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Life Threw a Curve

Arroyo, Northridge Slugger, Dealt With Death of His Mother When He Was 12


NORTHRIDGE — Tim Arroyo got an early start hitting home runs at Cal State Northridge.

As a Kennedy High senior in 1998, Arroyo drove a ball over the right-field scoreboard at Northridge during the Bernie Milligan All-Star game.

As a Northridge freshman, Arroyo launched a game-winning grand slam against San Francisco in his first college at-bat.

Arroyo, a junior first baseman and the Matadors' cleanup hitter, possesses a smooth left-handed swing that produces tape-measure shots.

Recently, home runs have been coming in bunches.

Last week at Northridge, Arroyo hit three homers and drove in seven runs in a 15-1 rout of Fullerton, one game after his school-record 25-game hitting streak ended.

Northridge (25-18, 3-6 in the Big West Conference) will try to remain alive in the conference race in a weekend series at Long Beach State (28-13, 5-1) that begins Friday.

If Northridge is to rebound in a season beginning to slip away, Arroyo, a team leader and arguably its most popular player, said maturity will play a role.

"Just trying your best and not worrying too much," he said. "Being able to know that you're not going to get [a hit] every time and you can get it done next time."

Arroyo speaks thoughtfully about such traits. Of course, he got an early start dealing with those things, too.

"I had to grow up real quick," he said.

Arroyo, 21, has endured hardships greater than most his age. When he was 12, his mother, Nickie, died at 33 of a brain aneurysm, leaving her husband, Ken, with three sons, including Nick, 8, and Trevor, 5.

The family was shattered by grief. Nickie, like Ken, was a longtime coach in youth leagues and coached her sons in T-ball. Tim and his brothers learned as much about the game from their mother as their father.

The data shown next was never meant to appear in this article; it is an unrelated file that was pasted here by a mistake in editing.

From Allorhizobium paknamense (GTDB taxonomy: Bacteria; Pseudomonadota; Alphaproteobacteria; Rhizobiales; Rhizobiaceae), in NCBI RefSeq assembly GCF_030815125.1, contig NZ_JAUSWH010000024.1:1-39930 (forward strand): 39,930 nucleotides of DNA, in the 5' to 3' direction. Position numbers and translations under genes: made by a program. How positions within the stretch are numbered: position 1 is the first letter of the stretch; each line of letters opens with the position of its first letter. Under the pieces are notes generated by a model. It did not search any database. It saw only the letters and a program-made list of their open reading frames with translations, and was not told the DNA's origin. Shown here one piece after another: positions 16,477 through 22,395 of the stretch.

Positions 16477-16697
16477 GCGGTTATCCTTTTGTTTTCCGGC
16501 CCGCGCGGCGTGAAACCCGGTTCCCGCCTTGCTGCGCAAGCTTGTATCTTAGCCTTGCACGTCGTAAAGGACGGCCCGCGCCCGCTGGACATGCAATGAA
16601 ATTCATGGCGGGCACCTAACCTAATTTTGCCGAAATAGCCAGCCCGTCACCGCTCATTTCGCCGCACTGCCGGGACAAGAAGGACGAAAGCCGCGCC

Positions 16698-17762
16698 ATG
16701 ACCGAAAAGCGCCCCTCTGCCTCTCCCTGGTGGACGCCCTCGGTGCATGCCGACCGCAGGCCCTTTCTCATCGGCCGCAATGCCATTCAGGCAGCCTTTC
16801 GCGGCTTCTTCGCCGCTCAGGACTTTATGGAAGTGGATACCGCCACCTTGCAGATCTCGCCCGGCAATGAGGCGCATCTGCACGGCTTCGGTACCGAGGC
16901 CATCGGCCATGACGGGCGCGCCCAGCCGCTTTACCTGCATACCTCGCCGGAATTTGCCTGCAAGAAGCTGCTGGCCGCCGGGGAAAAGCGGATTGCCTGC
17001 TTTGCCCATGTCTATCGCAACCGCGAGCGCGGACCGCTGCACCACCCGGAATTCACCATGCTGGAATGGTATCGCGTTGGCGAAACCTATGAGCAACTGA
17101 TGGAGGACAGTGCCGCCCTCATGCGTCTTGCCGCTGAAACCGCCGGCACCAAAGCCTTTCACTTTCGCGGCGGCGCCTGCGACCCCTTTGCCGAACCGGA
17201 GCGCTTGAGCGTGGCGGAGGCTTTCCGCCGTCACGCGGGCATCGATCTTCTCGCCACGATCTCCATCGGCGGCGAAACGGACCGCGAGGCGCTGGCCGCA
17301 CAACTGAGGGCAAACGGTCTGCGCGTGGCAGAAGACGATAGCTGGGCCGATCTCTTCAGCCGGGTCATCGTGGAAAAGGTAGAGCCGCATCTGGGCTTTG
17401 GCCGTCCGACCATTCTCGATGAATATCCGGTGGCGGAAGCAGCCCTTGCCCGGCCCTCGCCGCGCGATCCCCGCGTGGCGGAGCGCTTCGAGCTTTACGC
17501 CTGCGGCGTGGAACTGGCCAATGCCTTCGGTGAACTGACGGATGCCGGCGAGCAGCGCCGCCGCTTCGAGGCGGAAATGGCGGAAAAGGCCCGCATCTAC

"I know there's nothing I can't handle, obviously," Arroyo said. "I put God and faith first because that's what my mom did. She raised us in the church. And she was always around softball and baseball."

Ken Arroyo, now 46, put grieving out of his mind and devoted himself to his sons, enlisting them in one sport after another.

"I remember talking to all three of them and I especially remember talking to Tim," Ken said. "I said, 'I need you to help me because you're the oldest.' "

Tim took the helm, excelling in baseball and becoming a Times All-Valley selection in 1998.

While in high school, Arroyo's brothers would scramble after the ball when he hit a home run.

One of Arroyo's home runs at Kennedy reportedly carried more than 500 feet.

"They look up to him tremendously," Ken said.

Nick is a senior at Cleveland who is batting .460. Trevor, who will attend Cleveland in the fall, played on a youth basketball team that recently won a city championship.

Ken spends his time shuffling from one event to the other. It is impossible to attend every game. When conflicts arise, Tim takes priority.

"They all know that Tim's first," Ken said.

Arroyo, polite and personable, is quick to credit a teammate's pitching performance rather than discuss a run batted in.

Arroyo is batting .385 and ranks third in the Big West with 11 home runs. Not only popular among teammates, Arroyo's name draws the most cheers when he steps to the plate.

Easy to understand, since the Arroyo entourage averages close to a dozen for home games. Everyone from grandparents to his brothers usually are in attendance.

One spectator keeps a scrapbook of Arroyo's accomplishments. The attention is not lost on Arroyo.

"Having two brothers, I know what it's like to be looked up to," Arroyo said. "I always take it upon myself to be an example to anybody who's watching me, whether they know me or not."

The family has endured, thanks largely to the support of relatives, church and friends.

"We're real close," Arroyo said. "Our grandparents are always taking care of us. My mom's side of the family or my dad's parents. A lot of people from the church. Everybody was always willing to help."

Arroyo recently moved out of the family home and lives with his uncle, his father's younger brother, near campus. He is majoring in kinesiology and is on pace to graduate next winter.

Arroyo, who was recruited by Long Beach, Loyola Marymount and New Mexico, opted for Northridge despite being encouraged by his father to move away to college.

"I wish for all my boys to get away," Ken said. "Go out and live."

Family ties kept Tim close to home.

Ken, a salesman for Frito-Lay, lives in Northridge with Nick and Trevor. He has not remarried but says he has resumed dating.

"Everyone's doing really well," Tim said. "The brothers are starting to come around. They're growing up. Trevor's going to be in high school and I know my grandparents and my dad are proud of everybody."

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